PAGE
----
Renaissance? What Renaissance?
Monday 23 January 2012, by
Some would say that we are on the cusp of a renaissance in Arabic design, technology and communication. I am not entirely sure.
Today, the Middle East is a sophisticated marketplace and it has reached its current level in a relatively short time. Following the oil boom of the 1970s, there was a rapid expansion of the Middle East as a business and commercial center and with it a parallel growth in the demand for printed and display material of every kind. The associated areas of graphic design and typography all developed rapidly as designers sought new ways to supplement rather than replace the work of the traditional calligrapher. Traditional and modern Arabic typefaces were designed to meet technological demands across all media, all with the aim of giving the designer flexibility and speed. Major international companies concerned in promoting their products into the fast growing Arab consumer markets commissioned Arabic designers to produce Arabic conversions of their logotypes. Arab companies too, sought to produce their own distinctive logotypes and trademarks, many of which were splendid examples of creative calligraphy. All this has become ever more sophisticated as a result of the IT revolution.
For me, being at the heart of the revolution in Arabic design and type technology has been extremely exciting, but that doesn’t mean that it has always been easy. The Middle East now has many educational institutions specializing in Arabic creativity and typography. The new designers graduating from these institutions face a multitude of challenges in addition to the obvious creative ones:
Today, most clients in the Middle East invite agencies to pitch for their business. They tend to invite more agencies than they really need and for the agencies involved, pitches are time consuming and increasingly expensive. Clients should place a higher value on the creative talents deployed on pitches and should be willing to pay for them.
Clients today employ a wide range of strategies in order to obtain what they think of as maximum “value.” In reality, they are demonstrating a fundamental lack of understanding of the creative process and encouraging mediocrity rather than excellence. “I want it yesterday” is a common cliché and shows no appreciation for the time that it takes to execute a task properly. “I got a cheaper quote” can often actually mean that excellence is undervalued.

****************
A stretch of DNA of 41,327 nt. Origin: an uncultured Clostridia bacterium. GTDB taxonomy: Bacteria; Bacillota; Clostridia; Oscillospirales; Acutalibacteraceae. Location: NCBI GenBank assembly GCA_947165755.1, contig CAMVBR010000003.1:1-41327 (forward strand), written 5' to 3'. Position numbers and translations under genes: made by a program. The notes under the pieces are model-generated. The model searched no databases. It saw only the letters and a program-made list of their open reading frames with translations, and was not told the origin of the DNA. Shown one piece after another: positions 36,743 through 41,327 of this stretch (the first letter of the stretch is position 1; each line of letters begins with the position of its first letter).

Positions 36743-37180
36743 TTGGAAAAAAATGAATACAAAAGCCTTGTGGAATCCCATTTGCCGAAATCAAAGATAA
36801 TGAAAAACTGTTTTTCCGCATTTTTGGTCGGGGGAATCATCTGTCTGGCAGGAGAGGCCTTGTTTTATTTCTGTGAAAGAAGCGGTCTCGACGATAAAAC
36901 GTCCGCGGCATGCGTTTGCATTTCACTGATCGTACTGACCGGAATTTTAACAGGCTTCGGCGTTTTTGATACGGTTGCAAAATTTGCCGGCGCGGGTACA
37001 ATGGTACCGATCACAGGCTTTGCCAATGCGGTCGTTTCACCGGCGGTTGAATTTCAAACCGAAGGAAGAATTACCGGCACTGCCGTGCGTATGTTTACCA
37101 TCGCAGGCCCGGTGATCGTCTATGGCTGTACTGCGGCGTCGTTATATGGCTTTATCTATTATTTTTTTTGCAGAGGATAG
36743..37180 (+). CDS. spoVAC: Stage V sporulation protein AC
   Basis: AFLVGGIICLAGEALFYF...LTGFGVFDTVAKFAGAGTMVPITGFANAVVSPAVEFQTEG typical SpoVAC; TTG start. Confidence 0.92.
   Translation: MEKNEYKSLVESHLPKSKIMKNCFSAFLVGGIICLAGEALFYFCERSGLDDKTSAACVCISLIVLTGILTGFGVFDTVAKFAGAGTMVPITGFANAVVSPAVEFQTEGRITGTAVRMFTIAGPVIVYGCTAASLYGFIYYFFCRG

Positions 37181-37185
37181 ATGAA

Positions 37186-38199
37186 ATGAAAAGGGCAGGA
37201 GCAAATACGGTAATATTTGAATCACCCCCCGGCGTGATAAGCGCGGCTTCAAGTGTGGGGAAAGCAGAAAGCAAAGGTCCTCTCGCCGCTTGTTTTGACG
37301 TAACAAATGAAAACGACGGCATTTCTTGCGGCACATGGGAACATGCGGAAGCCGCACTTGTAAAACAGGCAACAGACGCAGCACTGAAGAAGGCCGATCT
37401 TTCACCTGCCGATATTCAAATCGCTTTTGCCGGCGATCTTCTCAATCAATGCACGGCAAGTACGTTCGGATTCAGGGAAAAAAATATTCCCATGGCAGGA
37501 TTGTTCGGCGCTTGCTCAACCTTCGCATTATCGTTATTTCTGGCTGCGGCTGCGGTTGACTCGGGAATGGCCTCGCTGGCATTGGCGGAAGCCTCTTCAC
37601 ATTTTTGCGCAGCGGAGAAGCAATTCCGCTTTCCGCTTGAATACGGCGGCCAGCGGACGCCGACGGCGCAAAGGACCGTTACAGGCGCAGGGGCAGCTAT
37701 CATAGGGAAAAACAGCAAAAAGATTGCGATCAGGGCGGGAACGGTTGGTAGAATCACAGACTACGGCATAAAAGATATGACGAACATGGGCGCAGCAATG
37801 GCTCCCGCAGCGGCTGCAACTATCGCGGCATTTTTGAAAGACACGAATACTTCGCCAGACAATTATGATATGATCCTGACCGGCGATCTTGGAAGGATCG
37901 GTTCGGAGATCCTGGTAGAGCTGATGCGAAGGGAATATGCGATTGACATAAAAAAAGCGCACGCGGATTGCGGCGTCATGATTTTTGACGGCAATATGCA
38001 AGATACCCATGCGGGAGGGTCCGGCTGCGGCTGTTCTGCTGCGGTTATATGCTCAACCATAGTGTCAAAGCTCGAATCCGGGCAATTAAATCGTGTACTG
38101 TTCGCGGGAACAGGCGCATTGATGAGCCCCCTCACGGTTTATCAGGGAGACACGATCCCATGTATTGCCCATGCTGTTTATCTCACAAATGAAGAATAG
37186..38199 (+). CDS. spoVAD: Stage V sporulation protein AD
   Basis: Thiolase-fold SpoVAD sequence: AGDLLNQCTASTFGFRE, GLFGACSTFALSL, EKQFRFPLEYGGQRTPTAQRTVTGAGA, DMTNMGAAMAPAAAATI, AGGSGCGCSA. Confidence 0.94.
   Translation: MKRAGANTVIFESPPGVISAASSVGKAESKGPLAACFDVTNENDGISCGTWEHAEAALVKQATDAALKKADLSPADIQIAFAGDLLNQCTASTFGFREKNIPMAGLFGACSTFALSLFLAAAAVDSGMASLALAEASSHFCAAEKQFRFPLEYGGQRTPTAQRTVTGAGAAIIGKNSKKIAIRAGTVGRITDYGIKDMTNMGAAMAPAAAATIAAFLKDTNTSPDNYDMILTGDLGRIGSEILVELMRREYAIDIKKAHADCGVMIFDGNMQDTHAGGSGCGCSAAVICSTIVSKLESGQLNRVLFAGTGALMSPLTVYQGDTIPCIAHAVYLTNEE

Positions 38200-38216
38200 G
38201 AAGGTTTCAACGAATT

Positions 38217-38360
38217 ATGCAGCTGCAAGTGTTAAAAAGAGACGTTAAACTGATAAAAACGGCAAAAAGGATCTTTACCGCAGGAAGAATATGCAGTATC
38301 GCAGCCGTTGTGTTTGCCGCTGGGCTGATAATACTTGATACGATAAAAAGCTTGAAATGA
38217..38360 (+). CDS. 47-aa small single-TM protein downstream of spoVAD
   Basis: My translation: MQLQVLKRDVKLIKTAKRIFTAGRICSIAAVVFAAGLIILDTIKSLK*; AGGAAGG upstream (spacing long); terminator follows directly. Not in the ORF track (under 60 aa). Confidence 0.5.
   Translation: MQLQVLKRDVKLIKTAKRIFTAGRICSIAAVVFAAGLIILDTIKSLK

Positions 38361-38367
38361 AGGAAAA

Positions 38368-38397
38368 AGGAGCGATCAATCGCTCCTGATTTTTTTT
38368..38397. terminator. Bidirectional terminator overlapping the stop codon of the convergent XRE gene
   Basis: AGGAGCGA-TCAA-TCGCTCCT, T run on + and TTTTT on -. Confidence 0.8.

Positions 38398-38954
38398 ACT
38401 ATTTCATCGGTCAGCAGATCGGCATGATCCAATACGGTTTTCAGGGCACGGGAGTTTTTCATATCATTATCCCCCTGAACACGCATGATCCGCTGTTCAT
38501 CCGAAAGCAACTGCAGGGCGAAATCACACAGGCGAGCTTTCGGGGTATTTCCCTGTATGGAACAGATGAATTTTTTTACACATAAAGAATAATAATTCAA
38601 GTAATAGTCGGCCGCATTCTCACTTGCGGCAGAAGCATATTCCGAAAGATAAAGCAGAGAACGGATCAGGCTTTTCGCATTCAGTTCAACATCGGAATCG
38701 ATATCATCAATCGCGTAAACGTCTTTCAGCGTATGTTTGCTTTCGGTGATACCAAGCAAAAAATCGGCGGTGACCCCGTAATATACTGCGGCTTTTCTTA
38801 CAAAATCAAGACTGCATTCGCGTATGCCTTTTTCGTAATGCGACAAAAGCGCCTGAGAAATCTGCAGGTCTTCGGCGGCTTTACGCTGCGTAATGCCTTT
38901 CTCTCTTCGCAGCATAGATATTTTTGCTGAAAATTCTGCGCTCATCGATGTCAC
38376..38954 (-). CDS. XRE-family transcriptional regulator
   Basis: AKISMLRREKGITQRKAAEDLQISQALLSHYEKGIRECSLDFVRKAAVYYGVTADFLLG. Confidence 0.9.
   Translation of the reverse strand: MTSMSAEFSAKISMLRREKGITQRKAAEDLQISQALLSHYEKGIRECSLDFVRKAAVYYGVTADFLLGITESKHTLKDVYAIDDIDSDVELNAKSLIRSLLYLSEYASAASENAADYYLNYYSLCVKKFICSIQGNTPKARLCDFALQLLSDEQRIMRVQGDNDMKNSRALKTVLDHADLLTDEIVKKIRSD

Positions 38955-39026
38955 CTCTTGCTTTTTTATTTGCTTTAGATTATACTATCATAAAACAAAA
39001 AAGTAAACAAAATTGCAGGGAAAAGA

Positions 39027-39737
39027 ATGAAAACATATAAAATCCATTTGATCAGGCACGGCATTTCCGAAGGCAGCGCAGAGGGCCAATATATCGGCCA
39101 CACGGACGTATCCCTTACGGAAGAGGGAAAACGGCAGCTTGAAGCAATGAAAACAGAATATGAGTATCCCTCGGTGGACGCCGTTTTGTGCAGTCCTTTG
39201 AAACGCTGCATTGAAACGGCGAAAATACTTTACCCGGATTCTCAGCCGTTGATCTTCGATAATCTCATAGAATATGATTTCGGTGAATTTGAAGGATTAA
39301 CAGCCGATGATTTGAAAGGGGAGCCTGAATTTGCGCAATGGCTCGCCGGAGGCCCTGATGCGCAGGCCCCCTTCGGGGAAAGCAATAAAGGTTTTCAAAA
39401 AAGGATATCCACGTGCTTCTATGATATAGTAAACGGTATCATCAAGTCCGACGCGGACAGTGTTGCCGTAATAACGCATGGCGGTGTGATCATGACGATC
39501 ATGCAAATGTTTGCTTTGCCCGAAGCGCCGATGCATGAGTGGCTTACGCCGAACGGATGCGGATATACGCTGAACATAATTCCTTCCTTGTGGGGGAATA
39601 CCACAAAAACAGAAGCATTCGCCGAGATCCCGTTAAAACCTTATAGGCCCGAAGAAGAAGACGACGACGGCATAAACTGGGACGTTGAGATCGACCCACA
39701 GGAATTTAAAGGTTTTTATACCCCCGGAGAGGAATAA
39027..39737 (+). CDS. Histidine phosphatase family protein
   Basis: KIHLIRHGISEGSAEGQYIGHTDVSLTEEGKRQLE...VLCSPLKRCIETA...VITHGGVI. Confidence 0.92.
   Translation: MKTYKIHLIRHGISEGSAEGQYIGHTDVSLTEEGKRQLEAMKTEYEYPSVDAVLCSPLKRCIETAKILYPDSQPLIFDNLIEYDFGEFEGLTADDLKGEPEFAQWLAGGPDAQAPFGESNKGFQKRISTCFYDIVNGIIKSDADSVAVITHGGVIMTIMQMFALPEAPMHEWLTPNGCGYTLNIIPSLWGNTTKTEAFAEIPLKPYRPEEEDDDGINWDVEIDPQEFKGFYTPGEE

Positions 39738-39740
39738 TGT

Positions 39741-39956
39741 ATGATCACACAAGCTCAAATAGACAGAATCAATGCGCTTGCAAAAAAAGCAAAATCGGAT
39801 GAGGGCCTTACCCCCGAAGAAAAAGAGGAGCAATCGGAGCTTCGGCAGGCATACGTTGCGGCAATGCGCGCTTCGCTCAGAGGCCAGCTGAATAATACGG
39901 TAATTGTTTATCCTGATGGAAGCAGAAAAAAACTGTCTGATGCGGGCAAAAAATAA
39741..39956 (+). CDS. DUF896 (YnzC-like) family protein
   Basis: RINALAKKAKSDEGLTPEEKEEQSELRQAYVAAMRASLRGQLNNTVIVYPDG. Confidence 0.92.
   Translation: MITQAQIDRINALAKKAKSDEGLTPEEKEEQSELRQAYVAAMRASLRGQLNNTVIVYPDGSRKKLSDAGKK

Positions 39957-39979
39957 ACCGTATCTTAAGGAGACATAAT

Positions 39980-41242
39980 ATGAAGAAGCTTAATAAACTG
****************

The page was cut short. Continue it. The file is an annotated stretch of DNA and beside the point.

Some larger clients now have Procurement Departments who have rigid rules and procedures designed primarily for purchasing components for the manufacturing process and unable to cope fairly with creative projects. As a result they often ask for a minimum of three quotations for every job, unaware that they will not be comparing like with like. The new fashion is to ask for discounts at each stage in the process.
Are You a Terrorist?
That is what you get asked these days if you supply a design job to a USA-based company. I know a designer who was recently asked to supply an Arabic logo for an international design group for whom he had done a lot of work in the past and with whom he had always enjoyed an excellent professional and personal relationship. The company has a U.S. head office and shortly after completing the work he was asked to sign an agreement stating that he was not part of any international terrorist group. This is an extreme example of the possible challenges to doing design work in other countries—hopefully, this troublesome new rule will not spread to other companies.
OEMs (Original Equipment Manufacturers) spend enormous amounts of time and money fighting piracy of their products. This is because they have spent a lot of time and money in the development of their products. When it comes to Arabic fonts however, our experience shows that they are prepared to bend the rules.
Today, a new trend is emerging called “tweaking.” Basically, this means taking an existing Arabic typeface that took time and cost to develop, and slightly altering or “tweaking” it. The culprits copy the font into some sort of typographical software, alter it a little and change its name. Some OEMs seem to think that this is acceptable and they say it is legal. No comments.
These are just a few examples of the problems that Arabic designers face today. There are many others. The current pre-occupation with how much everything costs leads to a situation where creativity is frequently undervalued. The current disconnection between those who produce the work and those who pay for it could be seen as indicating that we are moving towards the Dark Ages rather than on the cusp of a renaissance.
I am aware that all this may seem a trifle gloomy, but I feel it is important that today’s new designers are aware of some of the difficulties that they will have to overcome. Personally, I am confident that they will succeed and I remain optimistic that there will always be room for excellence.
Language Magazine - August 2011